economic adviser

One economic adviser to President Trump may have just had the Marie Antoinette moment of the federal government shutdown.

On Friday, the current shutdown became the longest one in U.S. history, with no end in sight as lawmakers have gone back home for the weekend. Just prior to lawmakers leaving Washington, Kevin Hassett — a White House economic adviser — made the argument that the hundreds of thousands of federal workers currently not receiving a paycheck are actually “better off” despite their financial hardship.

“A huge share of government workers were going to take vacation days, say, between Christmas and New Year’s,” Hassett told PBS NewsHour. “And then we have a shutdown, and so they can’t go to work, and so then they have the vacation, but they don’t have to use their vacation days.”

“In some sense, they’re better off,” he added.

Of course, this quote from a Trump economic adviser suggests that workers are enjoying the shutdown, which is now entering its fourth week. This sentiment doesn’t seem to jibe with reality.

In many cases, workers are having to sell their possessions on Craigslist and Facebook so they can make their rent and mortgage payments. The Coast Guard is telling Guardsmen to take on side hustles, like babysitting, in order to keep their bills paid. One email from the office that oversees civil service workers suggested workers offer to help their landlords with odd jobs in exchange for paying rent.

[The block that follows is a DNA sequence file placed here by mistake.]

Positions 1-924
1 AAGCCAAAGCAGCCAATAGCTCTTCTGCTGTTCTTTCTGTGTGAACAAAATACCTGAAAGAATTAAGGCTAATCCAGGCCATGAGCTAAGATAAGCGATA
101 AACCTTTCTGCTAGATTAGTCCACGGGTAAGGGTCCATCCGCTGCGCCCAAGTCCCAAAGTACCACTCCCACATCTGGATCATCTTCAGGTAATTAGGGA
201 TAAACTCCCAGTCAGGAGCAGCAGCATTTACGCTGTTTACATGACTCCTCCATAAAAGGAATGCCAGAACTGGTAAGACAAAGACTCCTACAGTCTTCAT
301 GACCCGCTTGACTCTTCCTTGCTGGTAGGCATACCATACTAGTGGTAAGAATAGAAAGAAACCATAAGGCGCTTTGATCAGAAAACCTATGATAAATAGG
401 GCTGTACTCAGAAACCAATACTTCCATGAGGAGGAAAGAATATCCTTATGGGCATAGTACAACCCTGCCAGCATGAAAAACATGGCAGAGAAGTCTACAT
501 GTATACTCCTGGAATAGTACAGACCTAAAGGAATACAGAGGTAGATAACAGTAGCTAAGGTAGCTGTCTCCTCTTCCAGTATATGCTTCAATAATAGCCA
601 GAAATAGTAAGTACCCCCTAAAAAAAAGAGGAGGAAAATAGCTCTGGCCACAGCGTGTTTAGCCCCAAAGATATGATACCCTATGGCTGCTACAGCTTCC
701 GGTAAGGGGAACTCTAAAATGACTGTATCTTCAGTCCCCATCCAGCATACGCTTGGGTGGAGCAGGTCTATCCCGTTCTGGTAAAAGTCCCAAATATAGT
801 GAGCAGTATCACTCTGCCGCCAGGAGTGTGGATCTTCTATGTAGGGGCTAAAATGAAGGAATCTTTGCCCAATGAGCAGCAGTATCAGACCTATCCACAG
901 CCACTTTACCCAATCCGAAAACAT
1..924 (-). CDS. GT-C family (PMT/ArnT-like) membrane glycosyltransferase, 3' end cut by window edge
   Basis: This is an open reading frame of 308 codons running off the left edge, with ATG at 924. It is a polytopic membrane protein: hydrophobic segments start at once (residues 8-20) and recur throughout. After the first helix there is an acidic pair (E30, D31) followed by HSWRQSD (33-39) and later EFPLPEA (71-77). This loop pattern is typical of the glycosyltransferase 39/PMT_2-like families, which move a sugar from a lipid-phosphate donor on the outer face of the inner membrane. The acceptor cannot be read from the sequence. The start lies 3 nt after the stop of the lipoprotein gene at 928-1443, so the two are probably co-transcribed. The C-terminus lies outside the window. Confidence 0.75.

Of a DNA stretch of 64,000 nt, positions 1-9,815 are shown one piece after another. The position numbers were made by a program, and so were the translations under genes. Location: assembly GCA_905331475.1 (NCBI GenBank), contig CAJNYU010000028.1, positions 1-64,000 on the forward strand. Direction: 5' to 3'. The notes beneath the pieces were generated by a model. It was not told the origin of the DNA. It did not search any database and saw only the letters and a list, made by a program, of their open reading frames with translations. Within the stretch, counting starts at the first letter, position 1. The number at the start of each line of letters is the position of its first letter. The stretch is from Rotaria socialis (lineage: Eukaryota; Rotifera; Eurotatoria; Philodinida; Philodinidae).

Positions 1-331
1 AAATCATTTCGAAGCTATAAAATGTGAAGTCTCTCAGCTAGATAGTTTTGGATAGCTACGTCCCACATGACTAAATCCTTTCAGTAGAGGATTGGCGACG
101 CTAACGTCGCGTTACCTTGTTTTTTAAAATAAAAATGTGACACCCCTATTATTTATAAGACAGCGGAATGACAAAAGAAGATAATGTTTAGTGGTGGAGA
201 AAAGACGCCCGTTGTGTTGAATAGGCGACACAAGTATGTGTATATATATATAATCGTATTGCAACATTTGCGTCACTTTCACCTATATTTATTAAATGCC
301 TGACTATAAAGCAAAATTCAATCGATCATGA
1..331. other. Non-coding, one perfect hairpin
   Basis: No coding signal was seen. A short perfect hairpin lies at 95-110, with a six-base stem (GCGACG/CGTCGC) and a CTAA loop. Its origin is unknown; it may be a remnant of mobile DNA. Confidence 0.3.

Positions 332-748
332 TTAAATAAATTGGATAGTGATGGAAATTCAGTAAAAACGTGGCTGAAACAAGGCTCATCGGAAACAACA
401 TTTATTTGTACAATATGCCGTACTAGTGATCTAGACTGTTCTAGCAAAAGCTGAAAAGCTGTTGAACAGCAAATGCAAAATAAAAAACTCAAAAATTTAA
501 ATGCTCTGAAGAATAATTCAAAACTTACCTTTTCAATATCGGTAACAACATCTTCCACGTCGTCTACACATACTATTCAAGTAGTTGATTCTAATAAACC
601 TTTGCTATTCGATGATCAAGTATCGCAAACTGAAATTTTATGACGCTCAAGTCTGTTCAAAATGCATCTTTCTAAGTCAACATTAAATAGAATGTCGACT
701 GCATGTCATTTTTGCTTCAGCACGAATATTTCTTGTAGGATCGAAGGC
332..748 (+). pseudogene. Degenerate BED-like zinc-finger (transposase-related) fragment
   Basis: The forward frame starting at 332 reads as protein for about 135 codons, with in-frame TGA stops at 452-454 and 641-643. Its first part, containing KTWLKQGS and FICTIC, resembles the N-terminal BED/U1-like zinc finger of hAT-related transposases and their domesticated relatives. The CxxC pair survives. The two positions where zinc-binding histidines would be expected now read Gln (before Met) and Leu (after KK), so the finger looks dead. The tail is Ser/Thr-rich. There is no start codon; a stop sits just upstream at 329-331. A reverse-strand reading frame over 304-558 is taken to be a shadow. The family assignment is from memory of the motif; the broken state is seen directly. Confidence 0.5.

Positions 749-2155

The quote from the economic adviser is particularly interesting when considering that it’s someone who has the president’s ear. It could be why House Speaker Nancy Pelosi (D-California) said she didn’t think President Trump understood the dire situations furloughed federal workers are facing during the shutdown. In a statement following the meeting in which Trump allegedly slammed his fist on the table and walked out when Pelosi said she wouldn’t fund the border wall, Pelosi said Trump thinks workers “can just ask their father for more money, but they can’t.”

Senate Majority Leader Mitch McConnell (R-Kentucky) very well could have ended the shutdown by allowing an up-or-down vote on a bill to reopen the government in the senate, but called the bill a “political stunt” and said he wouldn’t allow a vote on a bill he knew the president would sign.


Tom Cahill is a contributor for Grit Post who covers political and economic news. He lives in Bend, Oregon. Send him an email at tom DOT v DOT cahill AT gmail DOT com.

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